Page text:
Progress Energy nuclear project to take longer, cost more
A controversial Progress Energy Florida project to build two nuclear reactors in Levy County will not start producing electricity until 2024 — and likely will cost between $19 billion and $24 billion, the company said Tuesday.
Progress released the information as it notified state regulators that it will seek to collect $151.7 million from customers in 2013 to pay for work on the Levy County project and for upgrades at an existing nuclear plant at Crystal River.
The Levy project, which Progress has been pursuing since 2006, is behind its original schedule and has faced escalating costs. As recently as 2009, for example, the company said the plant could start operating in 2016 and estimated the cost of the two reactors at $14 billion, with an additional $3 billion needed for new transmission equipment and lines.
Vincent Dolan, the utility’s president and chief executive officer, said in a prepared statement Tuesday that building the 1,100-megawatt reactors is important as Progress deals with a series of future issues, such as cutting carbon emissions and reducing reliance on natural gas and coal to fuel power plants.
“The Levy County nuclear project continues to be the best long-term base load generation option for Florida when evaluating cost, potential carbon regulation, fuel price volatility and the benefits of fuel diversification,” Dolan said in the statement.
“State-of-the-art nuclear power is important to reduce the carbon intensity and improve the fuel diversity of electric generation in Florida,” Dolan said.
Sara Barczak, a program director with the Southern Alliance for Clean Energy, which has opposed the Levy project, said her group is not surprised at the increased costs and the new timeline.
But she rejected Progress arguments that building the project is a cost-effective way to meet future electricity needs and said rate-payers are stuck paying for it.
“We are shocked that these projects are even being considered,’’ Barczak said.
Progress’ plan has been controversial, at least in part because of a 2006 state law that allows utilities to collect nuclear-project costs from customers each year — even though the new reactors won’t begin operating for more than a decade and might never be built.
The Southern Alliance for Clean Energy recently asked the Florida Supreme Court to declare the law unconstitutional and to reject nuclear-project costs that Progress and Florida Power & Light are collecting this year.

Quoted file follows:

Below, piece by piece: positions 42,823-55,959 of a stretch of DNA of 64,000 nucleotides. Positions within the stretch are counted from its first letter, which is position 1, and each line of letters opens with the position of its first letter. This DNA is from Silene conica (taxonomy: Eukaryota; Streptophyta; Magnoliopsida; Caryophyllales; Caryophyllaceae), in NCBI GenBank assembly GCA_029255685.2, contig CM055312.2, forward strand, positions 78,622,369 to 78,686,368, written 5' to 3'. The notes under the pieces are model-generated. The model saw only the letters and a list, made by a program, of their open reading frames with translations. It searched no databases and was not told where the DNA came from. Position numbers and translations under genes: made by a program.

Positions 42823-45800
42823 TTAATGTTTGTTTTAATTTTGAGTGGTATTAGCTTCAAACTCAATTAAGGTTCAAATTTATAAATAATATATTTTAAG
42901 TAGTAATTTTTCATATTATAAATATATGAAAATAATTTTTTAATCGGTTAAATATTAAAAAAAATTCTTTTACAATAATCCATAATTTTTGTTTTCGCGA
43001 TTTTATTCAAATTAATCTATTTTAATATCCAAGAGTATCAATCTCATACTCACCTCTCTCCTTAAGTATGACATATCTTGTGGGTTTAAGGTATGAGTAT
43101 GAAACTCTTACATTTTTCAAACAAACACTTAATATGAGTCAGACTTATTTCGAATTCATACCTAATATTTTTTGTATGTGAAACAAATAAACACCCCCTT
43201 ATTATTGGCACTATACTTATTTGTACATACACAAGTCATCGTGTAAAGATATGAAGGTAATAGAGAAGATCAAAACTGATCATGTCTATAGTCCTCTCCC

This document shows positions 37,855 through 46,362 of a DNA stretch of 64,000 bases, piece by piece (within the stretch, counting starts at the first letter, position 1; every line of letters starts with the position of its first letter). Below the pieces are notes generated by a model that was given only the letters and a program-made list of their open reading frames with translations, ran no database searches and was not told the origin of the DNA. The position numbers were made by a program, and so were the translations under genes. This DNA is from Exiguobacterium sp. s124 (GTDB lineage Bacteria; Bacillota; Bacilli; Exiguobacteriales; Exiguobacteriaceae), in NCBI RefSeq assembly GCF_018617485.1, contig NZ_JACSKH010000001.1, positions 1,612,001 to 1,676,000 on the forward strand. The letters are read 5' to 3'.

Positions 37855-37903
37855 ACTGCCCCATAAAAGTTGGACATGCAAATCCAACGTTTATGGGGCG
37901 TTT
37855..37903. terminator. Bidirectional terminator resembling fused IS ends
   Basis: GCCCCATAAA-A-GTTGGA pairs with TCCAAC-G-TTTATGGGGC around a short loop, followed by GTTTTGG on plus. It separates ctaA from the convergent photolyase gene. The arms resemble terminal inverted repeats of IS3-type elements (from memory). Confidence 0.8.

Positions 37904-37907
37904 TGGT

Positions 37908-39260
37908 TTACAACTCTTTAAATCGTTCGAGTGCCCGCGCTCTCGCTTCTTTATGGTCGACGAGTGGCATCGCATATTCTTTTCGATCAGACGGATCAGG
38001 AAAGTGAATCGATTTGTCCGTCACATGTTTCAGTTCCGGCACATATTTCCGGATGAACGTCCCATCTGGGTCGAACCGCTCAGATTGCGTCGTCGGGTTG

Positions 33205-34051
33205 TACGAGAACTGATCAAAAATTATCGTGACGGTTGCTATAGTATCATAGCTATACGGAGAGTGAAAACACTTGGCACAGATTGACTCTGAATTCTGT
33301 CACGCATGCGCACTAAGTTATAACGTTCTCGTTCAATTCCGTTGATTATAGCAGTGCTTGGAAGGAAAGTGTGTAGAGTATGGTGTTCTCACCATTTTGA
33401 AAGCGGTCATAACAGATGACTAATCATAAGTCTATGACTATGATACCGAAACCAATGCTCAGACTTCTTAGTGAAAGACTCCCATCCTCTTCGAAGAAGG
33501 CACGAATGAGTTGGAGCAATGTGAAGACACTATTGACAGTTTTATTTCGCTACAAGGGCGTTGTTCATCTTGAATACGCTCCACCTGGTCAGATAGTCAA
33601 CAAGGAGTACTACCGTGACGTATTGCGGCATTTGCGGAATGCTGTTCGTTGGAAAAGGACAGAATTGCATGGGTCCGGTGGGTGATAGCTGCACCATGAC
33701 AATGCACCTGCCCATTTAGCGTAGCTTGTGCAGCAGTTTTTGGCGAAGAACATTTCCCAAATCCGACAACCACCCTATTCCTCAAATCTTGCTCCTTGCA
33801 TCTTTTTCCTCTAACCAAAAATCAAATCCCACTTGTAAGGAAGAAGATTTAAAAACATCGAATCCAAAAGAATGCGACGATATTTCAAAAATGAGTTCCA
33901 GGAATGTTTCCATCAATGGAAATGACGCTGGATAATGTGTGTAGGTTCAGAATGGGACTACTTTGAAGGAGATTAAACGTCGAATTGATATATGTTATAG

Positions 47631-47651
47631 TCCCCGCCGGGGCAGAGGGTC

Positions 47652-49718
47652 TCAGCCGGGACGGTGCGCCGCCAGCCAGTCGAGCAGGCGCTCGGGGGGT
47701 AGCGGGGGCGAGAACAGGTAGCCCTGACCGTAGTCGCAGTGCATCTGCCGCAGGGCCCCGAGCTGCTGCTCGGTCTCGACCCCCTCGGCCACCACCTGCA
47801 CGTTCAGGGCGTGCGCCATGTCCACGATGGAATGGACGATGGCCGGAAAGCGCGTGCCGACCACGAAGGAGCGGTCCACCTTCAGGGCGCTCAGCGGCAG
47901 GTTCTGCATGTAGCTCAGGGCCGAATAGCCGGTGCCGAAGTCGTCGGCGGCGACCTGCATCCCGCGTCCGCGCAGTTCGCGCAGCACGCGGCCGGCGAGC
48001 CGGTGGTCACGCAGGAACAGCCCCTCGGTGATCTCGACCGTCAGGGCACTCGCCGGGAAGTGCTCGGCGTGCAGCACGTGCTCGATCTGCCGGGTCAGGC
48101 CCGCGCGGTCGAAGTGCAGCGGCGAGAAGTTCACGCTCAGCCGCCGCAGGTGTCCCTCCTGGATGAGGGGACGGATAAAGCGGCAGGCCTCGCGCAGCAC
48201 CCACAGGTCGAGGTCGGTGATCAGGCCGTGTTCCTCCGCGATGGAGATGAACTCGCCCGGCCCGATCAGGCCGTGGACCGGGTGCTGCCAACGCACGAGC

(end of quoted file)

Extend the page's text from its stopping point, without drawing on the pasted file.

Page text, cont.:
Of the $151.7 million that Progress is requesting in such costs for next year, $102.7 million would be used for the proposed Levy County plant, while $49 million would go to the Crystal River upgrades, company spokesman Tim Leljedal said in an email.
As an illustration, a residential customer who uses 1,000 kilowatt hours of electricity a month would pay $5.09 to cover the nuclear costs, up from the $2.86 being charged this year. Nuclear costs are only a fraction of customers’ overall bills.
Sen. Mike Fasano, a New Port Richey Republican who is an outspoken critic of the 2006 law, blasted Progress’ proposed increase. Along with criticizing the Levy County costs, he also noted that the Crystal River plant is not operating because of a flawed repair project.
Fasano called on the state Public Service Commission to “put an end to this blatant, legalized robbery of Progress Energy customers. Unless and until Crystal River is back online, and Levy County has been built, there should be no further collections of nuclear-cost recovery charges.”
Dolan defended the law, which industry officials and legislative supporters say was needed to make nuclear projects financially feasible.
“The 2006 Energy Act passed in Florida makes it possible for our company to pursue new, capital-intensive nuclear investments that will help ensure clean, affordable and reliable power for customers, now and in the future,” Dolan said in his prepared statement.
The Public Service Commission will hold hearings later this year and determine the amount of nuclear costs that will be passed on to Progress and FPL customers in 2013.
A wide-ranging rate settlement reached earlier this year between Progress and attorneys for consumers and business groups could assure that the utility will receive the money it is seeking for the Levy project.
Part of that money would help pay for the lengthy process of receiving federal licenses for the new reactors.
State Deputy Public Counsel Charles Rehwinkel, who played a key role in negotiating the settlement, said his office hopes Progress receives the licenses. He said customers would benefit from Progress having the licenses already in hand if it builds the Levy project in the future.
The Levy project passed an important environmental test last week. The Nuclear Regulatory Commission announced that it and the U.S. Army Corps of Engineers found no environmental concerns that would prevent issuance of the licenses.
While Progress has drawn more controversy, FPL is pursuing similar nuclear projects. It is upgrading existing plants and has proposed building two reactors at the Turkey Point complex in Miami-Dade County.
FPL last week gave notice to the Public Service Commission that it also will seek to recover about $151 million in nuclear costs next year from customers. About $130 million of that amount would go to upgrading existing plants, with the rest targeted to early costs for the proposed reactors.
With a larger customer base, FPL is able to spread its costs more broadly than Progress. The $151 million request, for instance, would translate into a $1.68-a-month charge for an FPL residential customer who uses 1,000 kilowatt hours.